AUSTIN - An Australian woman is bringing her message of self-acceptance to Austin.
Taryn Brumfitt is sharing her documentary, "Embrace." It follows her journey as she explores the global issue of body loathing.
"We live in a world that really throws a lot of toxic messages our way," Brumfitt said. "Change your weight -- defy the lines on your face -- fight the signs of ageing."
Brumfitt isn't holding back on how she feels about the multi-billion dollar industries banking on beauty.
"The messages are coming at us thick and fast," she said. "They truly are putting profits before people and they're doing such a disservice to humanity."
Brumfitt sources a "DoSomething.org" body image study that found 91 percent of women are not completely happy with the way they look.
"So many women -- and men too -- are anchored down by these negative thoughts," Brumfitt said.
Just a few years ago, Brumfitt was one of those women..
"I hated my body after I had my three kids children and I wanted to fix it," she said.
She thought about surgery before deciding to make a change the old-fashioned way.
"I trained to get it and I lost a ton of weight," Brumfitt said.
She eventually even competed in a figure competition, but for some reason she still couldn't find happiness or acceptance. She decided to make a change again. This time, it was a mental one.
"I told myself instead of chasing and desiring this perfect bikini body, I'm going to be more present in my body and just embrace how it is and how it wants to be," Brumfitt said. "When I learned to love my body it was like winning the golden ticket."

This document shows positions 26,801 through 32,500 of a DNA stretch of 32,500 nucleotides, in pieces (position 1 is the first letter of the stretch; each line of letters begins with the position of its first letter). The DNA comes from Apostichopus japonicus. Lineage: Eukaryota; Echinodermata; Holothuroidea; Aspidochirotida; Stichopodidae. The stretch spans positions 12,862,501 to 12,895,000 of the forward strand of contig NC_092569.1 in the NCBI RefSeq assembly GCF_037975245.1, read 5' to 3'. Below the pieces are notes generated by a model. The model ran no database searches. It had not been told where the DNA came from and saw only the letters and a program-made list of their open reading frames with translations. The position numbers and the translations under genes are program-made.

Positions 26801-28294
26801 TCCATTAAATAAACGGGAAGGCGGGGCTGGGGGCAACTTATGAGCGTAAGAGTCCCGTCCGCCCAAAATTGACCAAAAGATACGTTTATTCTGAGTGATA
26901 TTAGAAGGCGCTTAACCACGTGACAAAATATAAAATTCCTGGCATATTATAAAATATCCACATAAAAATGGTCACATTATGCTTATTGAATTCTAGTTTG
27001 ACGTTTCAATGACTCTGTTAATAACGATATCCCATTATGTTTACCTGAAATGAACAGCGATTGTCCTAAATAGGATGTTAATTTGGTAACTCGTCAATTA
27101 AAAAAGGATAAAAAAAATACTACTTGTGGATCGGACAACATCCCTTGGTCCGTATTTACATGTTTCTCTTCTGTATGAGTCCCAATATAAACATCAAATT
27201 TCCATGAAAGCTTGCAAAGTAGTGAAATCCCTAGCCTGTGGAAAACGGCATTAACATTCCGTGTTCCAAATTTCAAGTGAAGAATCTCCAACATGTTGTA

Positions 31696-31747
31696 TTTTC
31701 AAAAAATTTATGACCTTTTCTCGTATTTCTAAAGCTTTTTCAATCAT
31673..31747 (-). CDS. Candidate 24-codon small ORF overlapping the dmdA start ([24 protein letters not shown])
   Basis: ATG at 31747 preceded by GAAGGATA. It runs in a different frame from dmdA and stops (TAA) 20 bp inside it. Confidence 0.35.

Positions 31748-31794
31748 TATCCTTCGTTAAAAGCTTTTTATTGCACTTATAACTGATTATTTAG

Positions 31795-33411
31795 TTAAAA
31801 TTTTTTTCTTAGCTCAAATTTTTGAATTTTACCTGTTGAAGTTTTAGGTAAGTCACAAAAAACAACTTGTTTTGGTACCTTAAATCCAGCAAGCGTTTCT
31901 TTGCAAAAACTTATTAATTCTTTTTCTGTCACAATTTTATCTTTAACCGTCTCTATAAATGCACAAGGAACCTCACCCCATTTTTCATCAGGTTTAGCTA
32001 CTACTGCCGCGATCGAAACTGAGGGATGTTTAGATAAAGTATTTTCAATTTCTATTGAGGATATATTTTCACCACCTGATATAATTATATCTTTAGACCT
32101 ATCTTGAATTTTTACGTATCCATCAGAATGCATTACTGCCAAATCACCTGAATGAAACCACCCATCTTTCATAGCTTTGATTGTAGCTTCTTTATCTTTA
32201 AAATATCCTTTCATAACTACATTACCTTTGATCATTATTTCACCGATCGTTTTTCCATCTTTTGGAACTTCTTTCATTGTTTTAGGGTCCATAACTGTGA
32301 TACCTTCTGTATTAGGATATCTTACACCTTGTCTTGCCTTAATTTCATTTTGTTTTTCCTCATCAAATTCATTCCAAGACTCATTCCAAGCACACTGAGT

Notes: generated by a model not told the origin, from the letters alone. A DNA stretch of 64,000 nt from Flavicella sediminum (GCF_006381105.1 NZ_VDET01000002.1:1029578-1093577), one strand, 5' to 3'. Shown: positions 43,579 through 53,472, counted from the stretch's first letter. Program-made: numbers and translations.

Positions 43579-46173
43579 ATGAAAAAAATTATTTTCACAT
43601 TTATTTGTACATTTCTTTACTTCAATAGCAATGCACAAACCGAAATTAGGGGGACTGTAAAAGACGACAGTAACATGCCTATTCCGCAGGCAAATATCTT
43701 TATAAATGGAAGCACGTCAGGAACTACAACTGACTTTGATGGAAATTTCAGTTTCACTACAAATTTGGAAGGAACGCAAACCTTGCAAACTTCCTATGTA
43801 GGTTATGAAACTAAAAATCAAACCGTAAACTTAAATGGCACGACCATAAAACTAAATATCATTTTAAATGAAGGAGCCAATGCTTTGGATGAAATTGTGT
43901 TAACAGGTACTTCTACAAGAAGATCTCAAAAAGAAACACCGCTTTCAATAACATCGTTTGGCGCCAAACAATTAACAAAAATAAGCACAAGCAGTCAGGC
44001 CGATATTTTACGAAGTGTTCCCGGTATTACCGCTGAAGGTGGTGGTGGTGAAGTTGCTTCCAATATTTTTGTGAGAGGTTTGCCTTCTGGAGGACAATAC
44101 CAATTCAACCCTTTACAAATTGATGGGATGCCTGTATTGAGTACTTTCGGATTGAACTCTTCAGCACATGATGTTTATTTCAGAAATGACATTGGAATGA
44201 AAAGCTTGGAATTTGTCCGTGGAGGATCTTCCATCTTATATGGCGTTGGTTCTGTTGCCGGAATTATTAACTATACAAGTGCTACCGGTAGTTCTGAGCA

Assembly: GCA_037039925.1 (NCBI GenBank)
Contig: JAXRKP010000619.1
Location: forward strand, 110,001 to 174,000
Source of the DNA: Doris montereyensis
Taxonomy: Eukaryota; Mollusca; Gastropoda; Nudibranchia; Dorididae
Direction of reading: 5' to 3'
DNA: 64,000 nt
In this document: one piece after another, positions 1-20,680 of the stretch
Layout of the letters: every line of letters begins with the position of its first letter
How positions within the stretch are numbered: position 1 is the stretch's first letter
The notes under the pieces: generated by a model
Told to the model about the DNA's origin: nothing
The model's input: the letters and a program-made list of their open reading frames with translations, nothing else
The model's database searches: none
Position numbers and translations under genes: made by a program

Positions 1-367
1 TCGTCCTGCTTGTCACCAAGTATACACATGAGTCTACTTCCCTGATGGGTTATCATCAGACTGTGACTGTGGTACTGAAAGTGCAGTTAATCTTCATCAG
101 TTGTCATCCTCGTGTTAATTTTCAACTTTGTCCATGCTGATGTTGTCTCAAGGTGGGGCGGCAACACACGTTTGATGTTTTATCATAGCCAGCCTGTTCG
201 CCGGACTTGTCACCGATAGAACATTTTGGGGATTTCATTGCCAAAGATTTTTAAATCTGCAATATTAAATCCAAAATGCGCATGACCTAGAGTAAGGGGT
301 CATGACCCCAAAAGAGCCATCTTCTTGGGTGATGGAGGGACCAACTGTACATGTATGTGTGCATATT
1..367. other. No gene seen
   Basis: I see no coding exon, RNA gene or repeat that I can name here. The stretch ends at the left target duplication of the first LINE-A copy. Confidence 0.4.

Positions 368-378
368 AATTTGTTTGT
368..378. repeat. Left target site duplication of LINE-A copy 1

Brumfitt has now made it her life goal to share this with realization with other women. She has even posted tasteful nude photos of herself.
"It empowers women to take back control," she said.
In her documentary "Embrace," which has debuted in several cities across the country, she travels the world to share her story in hopes of turning body haters into body lovers.
"I tell women you can live in a body with some cellulite or some stretch marks," she said. "You can still live in that body and be really happy with it. I'm asking women to make the commitment to embrace. And that means being a little bit kinder to themselves -- to stop judging themselves -- stop judging others and know that we are all in this together."
Brumfitt said life is short and it's so much better when you embrace it.
Go here to learn more about "Embrace."
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